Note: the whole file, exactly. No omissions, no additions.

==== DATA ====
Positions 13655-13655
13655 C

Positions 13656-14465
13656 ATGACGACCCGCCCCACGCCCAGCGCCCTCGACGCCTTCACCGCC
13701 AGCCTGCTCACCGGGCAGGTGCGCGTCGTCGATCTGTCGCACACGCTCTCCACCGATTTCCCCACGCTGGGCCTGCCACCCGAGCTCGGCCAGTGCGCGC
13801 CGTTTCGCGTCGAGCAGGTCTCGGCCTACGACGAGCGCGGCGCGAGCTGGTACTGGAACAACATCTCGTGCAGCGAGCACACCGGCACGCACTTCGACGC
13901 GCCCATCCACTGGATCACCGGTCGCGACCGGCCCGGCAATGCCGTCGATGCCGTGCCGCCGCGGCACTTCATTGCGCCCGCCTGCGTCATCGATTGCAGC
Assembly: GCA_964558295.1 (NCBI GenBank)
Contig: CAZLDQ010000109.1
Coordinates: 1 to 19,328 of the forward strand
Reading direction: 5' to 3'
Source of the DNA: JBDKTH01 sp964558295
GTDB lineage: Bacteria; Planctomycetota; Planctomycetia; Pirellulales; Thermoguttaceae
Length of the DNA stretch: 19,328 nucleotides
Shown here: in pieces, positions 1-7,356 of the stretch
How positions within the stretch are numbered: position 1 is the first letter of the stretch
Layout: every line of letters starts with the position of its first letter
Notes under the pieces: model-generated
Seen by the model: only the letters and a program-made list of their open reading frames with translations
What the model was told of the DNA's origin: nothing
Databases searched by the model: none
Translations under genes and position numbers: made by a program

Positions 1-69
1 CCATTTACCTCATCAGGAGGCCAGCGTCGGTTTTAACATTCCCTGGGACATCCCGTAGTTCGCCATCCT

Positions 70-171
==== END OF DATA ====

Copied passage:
Positions 13655-13655
13655 C

Positions 13656-14465
13656 ATGACGACCCGCCCCACGCCCAGCGCCCTCGACGCCTTCACCGCC
13701 AGCCTGCTCACCGGGCAGGTGCGCGTCGTCGATCTGTCGCACACGCTCTCCACCGATTTCCCCACGCTGGGCCTGCCACCCGAGCTCGGCCAGTGCGCGC
13801 CGTTTCGCGTCGAGCAGGTCTCGGCCTACGACGAGCGCGGCGCGAGCTGGTACTGGAACAACATCTCGTGCAGCGAGCACACCGGCACGCACTTCGACGC
13901 GCCCATCCACTGGATCACCGGTCGCGACCGGCCCGGCAATGCCGTCGATGCCGTGCCGCCGCGGCACTTCATTGCGCCCGCCTGCGTCATCGATTGCAGC
Assembly: GCA_964558295.1 (NCBI GenBank)
Contig: CAZLDQ010000109.1
Coordinates: 1 to 19,328 of the forward strand
Reading direction: 5' to 3'
Source of the DNA: JBDKTH01 sp964558295
GTDB lineage: Bacteria; Planctomycetota; Planctomycetia; Pirellulales; Thermoguttaceae
Length of the DNA stretch: 19,328 nucleotides
Shown here: in pieces, positions 1-7,356 of the stretch
How positions within the stretch are numbered: position 1 is the first letter of the stretch
Layout: every line of letters starts with the position of its first letter
Notes under the pieces: model-generated
Seen by the model: only the letters and a program-made list of their open reading frames with translations
What the model was told of the DNA's origin: nothing
Databases searched by the model: none
Translations under genes and position numbers: made by a program

Positions 1-69
1 CCATTTACCTCATCAGGAGGCCAGCGTCGGTTTTAACATTCCCTGGGACATCCCGTAGTTCGCCATCCT

Positions 70-171